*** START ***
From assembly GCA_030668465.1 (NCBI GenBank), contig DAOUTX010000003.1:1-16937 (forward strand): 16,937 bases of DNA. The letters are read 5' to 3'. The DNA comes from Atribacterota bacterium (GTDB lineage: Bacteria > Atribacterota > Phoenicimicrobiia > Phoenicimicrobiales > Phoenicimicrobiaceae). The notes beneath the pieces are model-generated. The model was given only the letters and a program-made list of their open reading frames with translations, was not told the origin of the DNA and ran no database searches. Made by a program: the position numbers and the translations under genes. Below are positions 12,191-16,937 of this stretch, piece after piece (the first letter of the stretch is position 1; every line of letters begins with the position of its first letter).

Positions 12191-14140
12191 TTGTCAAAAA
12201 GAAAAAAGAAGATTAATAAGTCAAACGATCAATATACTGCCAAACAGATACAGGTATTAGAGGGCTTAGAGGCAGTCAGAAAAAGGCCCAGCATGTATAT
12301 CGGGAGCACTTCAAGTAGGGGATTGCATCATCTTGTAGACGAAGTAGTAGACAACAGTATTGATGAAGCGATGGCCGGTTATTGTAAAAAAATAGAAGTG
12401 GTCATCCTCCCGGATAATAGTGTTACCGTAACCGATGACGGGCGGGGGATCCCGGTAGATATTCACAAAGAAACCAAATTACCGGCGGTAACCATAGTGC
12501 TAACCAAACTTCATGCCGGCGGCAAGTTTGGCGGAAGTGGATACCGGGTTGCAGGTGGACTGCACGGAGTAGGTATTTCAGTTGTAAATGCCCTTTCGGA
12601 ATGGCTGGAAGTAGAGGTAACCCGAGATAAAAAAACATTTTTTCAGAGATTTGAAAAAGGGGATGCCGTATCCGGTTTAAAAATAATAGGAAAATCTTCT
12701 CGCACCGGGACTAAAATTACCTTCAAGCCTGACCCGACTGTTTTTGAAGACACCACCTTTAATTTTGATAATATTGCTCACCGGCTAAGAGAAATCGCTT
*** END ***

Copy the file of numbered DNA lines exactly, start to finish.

From assembly GCA_030668465.1 (NCBI GenBank), contig DAOUTX010000003.1:1-16937 (forward strand): 16,937 bases of DNA. The letters are read 5' to 3'. The DNA comes from Atribacterota bacterium (GTDB lineage: Bacteria > Atribacterota > Phoenicimicrobiia > Phoenicimicrobiales > Phoenicimicrobiaceae). The notes beneath the pieces are model-generated. The model was given only the letters and a program-made list of their open reading frames with translations, was not told the origin of the DNA and ran no database searches. Made by a program: the position numbers and the translations under genes. Below are positions 12,191-16,937 of this stretch, piece after piece (the first letter of the stretch is position 1; every line of letters begins with the position of its first letter).

Positions 12191-14140
12191 TTGTCAAAAA
12201 GAAAAAAGAAGATTAATAAGTCAAACGATCAATATACTGCCAAACAGATACAGGTATTAGAGGGCTTAGAGGCAGTCAGAAAAAGGCCCAGCATGTATAT
12301 CGGGAGCACTTCAAGTAGGGGATTGCATCATCTTGTAGACGAAGTAGTAGACAACAGTATTGATGAAGCGATGGCCGGTTATTGTAAAAAAATAGAAGTG
12401 GTCATCCTCCCGGATAATAGTGTTACCGTAACCGATGACGGGCGGGGGATCCCGGTAGATATTCACAAAGAAACCAAATTACCGGCGGTAACCATAGTGC
12501 TAACCAAACTTCATGCCGGCGGCAAGTTTGGCGGAAGTGGATACCGGGTTGCAGGTGGACTGCACGGAGTAGGTATTTCAGTTGTAAATGCCCTTTCGGA
12601 ATGGCTGGAAGTAGAGGTAACCCGAGATAAAAAAACATTTTTTCAGAGATTTGAAAAAGGGGATGCCGTATCCGGTTTAAAAATAATAGGAAAATCTTCT
12701 CGCACCGGGACTAAAATTACCTTCAAGCCTGACCCGACTGTTTTTGAAGACACCACCTTTAATTTTGATAATATTGCTCACCGGCTAAGAGAAATCGCTT